The origin of the Lotus Esprit dates back to 1970, when engineer Tony Rudd proposed a project to develop a successor to the Lotus Europa.  Five years later, the Esprit was unveiled at the Paris Motor Show (October 1975), with production starting in June 1976.

Lotus Esprit
Lotus Esprit

The unmistakable thin wedge shape of the Esprit was conceived by Italian automobile designer Giorgetto Giugiaro.  Giugiaro had met Colin Chapman in 1971 and proposed that they used his Maserati Boomerang concept car design as the basis for the new Esprit.

The Esprit S1 was powered by a 1,973 cc Lotus 907 4-cylinder rear-mounted engine producing 160 bhp.  The 5-speed manual transmission was supplied by French car giant Citroen.  Again, Chapman’s focus on lightweight performance through meant keeping the car below 1,000 kg.  Although the handling of the S1 Esprit is widely regarded as one of the best, many critics considered the car to be under-powered, especially in the United States where there were strict emission controls.  Road tests reported 0-60 mph in 8 seconds and a top speed of 133 mph, compared with Lotus claims of 6.8 seconds and 138 mph.

Lotus Esprit SMITHS Instrumentation

As in previous Lotus sports cars, the gauges were designed and built by SMITHS at their facility in South Wales.  Six gauges were supplied in all, with the Speedometer and Tachometer mounted centrally and two smaller gauges (measuring the fuel, oil temperature & pressure, and amps) either side.  SMITHS still have the original drawings and tooling and regularly supply classic gauges to Lotus enthusiasts around the world.

Lotus Esprit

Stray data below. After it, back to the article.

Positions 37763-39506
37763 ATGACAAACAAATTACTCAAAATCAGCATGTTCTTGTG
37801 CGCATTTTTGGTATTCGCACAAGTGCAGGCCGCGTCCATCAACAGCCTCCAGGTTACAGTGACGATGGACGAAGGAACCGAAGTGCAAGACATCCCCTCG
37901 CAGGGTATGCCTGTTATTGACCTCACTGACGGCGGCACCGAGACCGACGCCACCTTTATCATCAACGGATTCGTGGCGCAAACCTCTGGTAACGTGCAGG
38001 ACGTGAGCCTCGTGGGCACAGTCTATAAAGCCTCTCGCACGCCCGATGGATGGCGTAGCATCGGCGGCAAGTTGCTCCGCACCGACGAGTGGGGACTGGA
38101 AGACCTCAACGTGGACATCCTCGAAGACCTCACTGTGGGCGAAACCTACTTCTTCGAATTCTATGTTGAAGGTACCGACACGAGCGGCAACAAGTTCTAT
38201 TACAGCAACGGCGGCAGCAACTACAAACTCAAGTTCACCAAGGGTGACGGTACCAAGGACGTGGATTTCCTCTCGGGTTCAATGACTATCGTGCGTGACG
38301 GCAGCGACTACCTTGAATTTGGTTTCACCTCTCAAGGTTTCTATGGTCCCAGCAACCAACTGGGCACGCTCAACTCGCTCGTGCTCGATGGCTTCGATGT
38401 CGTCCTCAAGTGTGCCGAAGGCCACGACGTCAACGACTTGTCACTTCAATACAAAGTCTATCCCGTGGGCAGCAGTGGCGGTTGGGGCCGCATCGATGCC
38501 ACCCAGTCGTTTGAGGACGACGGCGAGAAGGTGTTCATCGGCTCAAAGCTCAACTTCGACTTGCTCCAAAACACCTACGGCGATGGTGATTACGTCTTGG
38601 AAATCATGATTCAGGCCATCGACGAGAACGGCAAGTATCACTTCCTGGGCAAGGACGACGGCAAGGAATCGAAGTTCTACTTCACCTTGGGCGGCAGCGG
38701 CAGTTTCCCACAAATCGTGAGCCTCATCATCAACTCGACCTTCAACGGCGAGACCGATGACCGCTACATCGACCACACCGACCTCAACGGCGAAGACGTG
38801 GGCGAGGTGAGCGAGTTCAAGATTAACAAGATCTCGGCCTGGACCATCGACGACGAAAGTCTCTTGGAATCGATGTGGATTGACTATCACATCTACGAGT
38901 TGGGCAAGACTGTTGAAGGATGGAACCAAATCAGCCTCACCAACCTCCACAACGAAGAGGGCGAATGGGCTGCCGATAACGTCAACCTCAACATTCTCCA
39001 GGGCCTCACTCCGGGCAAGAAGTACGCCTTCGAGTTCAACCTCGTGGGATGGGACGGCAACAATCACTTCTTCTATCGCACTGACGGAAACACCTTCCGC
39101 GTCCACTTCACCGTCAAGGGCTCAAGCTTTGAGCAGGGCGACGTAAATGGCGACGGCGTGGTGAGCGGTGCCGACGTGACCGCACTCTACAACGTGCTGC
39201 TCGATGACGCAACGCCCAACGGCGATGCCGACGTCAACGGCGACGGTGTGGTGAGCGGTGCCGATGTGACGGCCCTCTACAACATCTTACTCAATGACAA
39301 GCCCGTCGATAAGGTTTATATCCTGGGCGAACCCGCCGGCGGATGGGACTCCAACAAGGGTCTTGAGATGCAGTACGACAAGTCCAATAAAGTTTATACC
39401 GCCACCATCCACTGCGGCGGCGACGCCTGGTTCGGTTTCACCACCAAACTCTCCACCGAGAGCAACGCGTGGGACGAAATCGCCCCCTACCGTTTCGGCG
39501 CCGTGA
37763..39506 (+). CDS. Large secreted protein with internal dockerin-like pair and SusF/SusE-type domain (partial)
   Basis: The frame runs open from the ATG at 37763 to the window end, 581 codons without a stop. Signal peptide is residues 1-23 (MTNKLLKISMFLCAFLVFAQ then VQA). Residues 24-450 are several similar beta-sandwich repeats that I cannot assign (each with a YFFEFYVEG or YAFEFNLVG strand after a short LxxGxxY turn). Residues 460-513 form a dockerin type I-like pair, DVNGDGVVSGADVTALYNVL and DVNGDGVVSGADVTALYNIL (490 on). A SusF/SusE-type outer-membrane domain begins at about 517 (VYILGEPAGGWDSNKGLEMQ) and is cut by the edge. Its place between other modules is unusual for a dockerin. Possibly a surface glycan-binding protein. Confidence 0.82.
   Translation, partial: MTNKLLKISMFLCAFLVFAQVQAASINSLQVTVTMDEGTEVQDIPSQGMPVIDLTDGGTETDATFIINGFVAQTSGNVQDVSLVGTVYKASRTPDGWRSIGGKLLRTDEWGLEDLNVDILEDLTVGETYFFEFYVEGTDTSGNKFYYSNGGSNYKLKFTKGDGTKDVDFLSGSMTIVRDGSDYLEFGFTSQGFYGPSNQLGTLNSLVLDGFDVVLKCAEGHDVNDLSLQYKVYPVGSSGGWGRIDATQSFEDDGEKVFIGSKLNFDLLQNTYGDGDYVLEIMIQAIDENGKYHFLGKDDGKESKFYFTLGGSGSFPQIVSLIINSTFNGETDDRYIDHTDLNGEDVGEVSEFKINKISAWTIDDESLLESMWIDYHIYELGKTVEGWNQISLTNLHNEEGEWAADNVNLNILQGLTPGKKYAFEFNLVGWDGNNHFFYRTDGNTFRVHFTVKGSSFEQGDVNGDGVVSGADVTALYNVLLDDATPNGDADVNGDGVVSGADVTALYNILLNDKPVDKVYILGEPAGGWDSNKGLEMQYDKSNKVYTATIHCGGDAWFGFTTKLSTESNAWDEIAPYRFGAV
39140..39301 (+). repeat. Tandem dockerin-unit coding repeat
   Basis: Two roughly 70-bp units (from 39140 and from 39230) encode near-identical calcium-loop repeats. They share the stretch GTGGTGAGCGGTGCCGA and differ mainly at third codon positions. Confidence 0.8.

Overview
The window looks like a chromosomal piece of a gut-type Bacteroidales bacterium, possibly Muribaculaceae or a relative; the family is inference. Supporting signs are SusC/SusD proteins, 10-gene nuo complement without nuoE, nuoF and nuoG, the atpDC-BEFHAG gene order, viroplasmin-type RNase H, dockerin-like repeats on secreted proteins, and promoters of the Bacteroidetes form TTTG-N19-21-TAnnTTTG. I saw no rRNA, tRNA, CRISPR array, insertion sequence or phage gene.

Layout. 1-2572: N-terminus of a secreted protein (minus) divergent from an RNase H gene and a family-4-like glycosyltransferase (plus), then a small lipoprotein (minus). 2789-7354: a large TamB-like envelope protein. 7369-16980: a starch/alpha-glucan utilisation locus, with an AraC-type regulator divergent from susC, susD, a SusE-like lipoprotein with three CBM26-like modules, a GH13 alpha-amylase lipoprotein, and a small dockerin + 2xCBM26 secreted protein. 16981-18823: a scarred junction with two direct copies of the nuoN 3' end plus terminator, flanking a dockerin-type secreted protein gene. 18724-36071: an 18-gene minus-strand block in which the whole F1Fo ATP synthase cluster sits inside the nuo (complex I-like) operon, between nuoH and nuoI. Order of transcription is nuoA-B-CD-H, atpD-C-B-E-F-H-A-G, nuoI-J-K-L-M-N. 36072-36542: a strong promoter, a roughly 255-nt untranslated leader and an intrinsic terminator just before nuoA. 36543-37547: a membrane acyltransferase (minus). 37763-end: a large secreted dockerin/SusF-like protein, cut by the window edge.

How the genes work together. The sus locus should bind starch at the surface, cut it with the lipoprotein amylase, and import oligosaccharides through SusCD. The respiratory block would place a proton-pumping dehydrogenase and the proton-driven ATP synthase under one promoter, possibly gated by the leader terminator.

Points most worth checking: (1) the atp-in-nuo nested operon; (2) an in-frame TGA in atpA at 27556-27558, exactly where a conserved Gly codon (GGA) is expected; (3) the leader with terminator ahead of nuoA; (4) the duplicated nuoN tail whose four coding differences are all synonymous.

Lotus Esprit interior

Lotus Esprit Movie Stardom

The popularity and interest in the Esprit S1 hit new highs when it had a starring appearance in the James Bond film, The Spy Who Loved Me.  Indeed, the Lotus Esprit has since retained the same classic Bond-car status as the Aston Martin DB5.  In 1977, the James Bond franchise was under pressure after the lukewarm reception of The Man With The Golden Gun.  The style and look of the new Lotus Esprit was perfect for the dynamic and exciting image of the new movie.  In one of the film’s most memorable scenes, the amphibious Esprit is driven out of the sea onto a beach, much to the amazement of onlookers.  In fact, six different cars were used to achieve the land to sea transformation and one of those original six cars is owned by The Ian Fleming Foundation and makes appearances at various Bond-related events around the world.

Between 1975 and 1978, Lotus built 718 Esprit S1 sports cars.  The S1 was replaced by the S2 in 1978 with further models extended the life of the iconic Esprit until 2004.

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Further information on SMITHS instrumentation for classic Lotus cars and other classics is available on our website, or to discuss a specific requirement please contact us on:

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